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WILD salmon face extinction in Northern Ireland, fisheries minister Carál Ní Chuilín has warned.

In an update on the conservation of salmon stocks in the province’s waterways, she said: “There is evidence that wild Atlantic salmon are in serious decline, and face the very real threat of extinction. We must all be focused on the need to save this iconic fish species.”

Ní Chuilín said any activity which kills salmon in Northern Ireland would come under scrutiny, including commercial netting and recreational angling. “My officials have been in dialogue with the coastal salmon nets men,” the minister said. “The salmon nets men have proposed a number of measures including voluntary cessation for this season. These discussions are constructive and I have therefore deferred my decision on the licensing of commercial salmon nets until the conclusion of this dialogue.

“I should also emphasise that no net fishing is presently taking place – the season has not commenced. We therefore have a window in which to engage and conclude an agreed position with the nets men.”

Ní Chuilín announced a Catch and Release Only directive for those fishing in public angling estate waters. “It is clear that all stakeholders must act to address this issue – and angling removes as many, if not more, fish from the water than commercial nets,” she said. “Therefore, in relation to recreational angling, we must take the most robust measures we can within the existing legislation.”

Guidance will be issued to anglers directing that all wild salmon caught in public angling estate waters must be released. The catch and release rule is among the conditions anglers agree to abide by when purchasing a Game Angling Permit.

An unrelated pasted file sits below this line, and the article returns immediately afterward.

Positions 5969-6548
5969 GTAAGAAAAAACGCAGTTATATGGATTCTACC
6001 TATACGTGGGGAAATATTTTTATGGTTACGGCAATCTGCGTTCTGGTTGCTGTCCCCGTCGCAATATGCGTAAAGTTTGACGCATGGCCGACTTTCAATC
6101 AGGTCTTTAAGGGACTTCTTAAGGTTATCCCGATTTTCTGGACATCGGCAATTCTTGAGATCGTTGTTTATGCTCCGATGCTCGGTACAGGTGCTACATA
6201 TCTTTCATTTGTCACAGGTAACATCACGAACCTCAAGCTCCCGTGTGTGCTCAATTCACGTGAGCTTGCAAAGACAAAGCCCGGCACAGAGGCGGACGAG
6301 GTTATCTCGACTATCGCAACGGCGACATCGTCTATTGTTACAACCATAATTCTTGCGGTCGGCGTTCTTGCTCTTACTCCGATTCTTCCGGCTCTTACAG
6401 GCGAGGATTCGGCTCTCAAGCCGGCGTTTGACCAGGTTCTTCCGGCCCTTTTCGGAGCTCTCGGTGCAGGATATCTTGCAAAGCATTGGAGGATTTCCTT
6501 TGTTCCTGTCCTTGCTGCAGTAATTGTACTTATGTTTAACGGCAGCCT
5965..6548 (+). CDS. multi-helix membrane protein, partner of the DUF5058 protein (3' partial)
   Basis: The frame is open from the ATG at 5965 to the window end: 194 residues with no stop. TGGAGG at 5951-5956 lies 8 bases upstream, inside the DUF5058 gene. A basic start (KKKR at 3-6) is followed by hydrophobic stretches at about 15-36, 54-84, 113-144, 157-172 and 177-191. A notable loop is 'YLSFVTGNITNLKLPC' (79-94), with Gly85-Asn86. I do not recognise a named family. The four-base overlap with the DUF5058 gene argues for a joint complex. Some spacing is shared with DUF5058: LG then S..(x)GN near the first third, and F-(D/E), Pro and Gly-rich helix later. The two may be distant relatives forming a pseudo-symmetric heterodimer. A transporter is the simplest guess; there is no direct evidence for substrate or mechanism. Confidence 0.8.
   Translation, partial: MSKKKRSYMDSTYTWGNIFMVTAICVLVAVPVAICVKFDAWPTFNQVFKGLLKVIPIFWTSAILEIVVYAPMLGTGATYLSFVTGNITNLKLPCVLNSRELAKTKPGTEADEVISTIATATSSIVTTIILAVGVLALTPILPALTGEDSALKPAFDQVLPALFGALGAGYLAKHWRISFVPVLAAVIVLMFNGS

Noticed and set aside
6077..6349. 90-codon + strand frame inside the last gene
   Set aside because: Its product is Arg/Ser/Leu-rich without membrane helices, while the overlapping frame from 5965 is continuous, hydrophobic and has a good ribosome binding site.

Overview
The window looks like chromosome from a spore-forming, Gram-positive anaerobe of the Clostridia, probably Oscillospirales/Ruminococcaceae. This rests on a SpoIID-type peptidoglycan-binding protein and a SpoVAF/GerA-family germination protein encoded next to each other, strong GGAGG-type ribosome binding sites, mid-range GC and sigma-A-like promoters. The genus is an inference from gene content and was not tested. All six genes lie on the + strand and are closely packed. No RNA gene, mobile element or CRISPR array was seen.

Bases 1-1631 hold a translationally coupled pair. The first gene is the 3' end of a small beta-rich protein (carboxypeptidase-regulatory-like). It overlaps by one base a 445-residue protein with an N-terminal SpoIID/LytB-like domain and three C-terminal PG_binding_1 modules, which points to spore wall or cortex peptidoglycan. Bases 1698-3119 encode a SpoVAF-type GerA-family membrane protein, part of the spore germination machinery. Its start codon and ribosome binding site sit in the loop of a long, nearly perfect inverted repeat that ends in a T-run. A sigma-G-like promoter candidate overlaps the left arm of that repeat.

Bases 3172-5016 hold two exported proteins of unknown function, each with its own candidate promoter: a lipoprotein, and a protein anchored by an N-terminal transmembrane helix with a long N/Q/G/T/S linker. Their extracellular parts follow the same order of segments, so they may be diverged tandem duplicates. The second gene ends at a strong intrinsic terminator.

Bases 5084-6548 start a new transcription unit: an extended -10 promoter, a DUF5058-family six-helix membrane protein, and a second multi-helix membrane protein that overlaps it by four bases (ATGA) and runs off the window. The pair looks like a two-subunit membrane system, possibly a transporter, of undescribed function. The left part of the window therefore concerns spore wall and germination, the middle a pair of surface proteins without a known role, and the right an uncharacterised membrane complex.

“I am calling on all anglers not to target salmon,” she said. “Those that do are encouraged to use methods which are less likely to harm the fish. Anglers should use fly only with single barbless hooks to facilitate return of the salmon unharmed to the water, so giving the fish a chance to spawn and rebuild the population.

“As outlined previously, the weight of scientific evidence and the threat of heavy EC infraction fines means the continued exploitation of salmon – for commercial or leisure purposes – is unsustainable. A wider consultation on salmon conservation will begin shortly as we look at ways of tackling this issue in the long term. However, further actions will be required if salmon numbers continue to decline.

“This is a complex, emotive problem. I have heard compelling arguments from all stakeholders. I hope those who have made their voices heard through various outlets will engage constructively in this consultation, and we can work together in addressing this issue. Alongside this, officials will continue to clamp down on illegal fishing to ensure salmon have the best chance of survival.”

Oil Price

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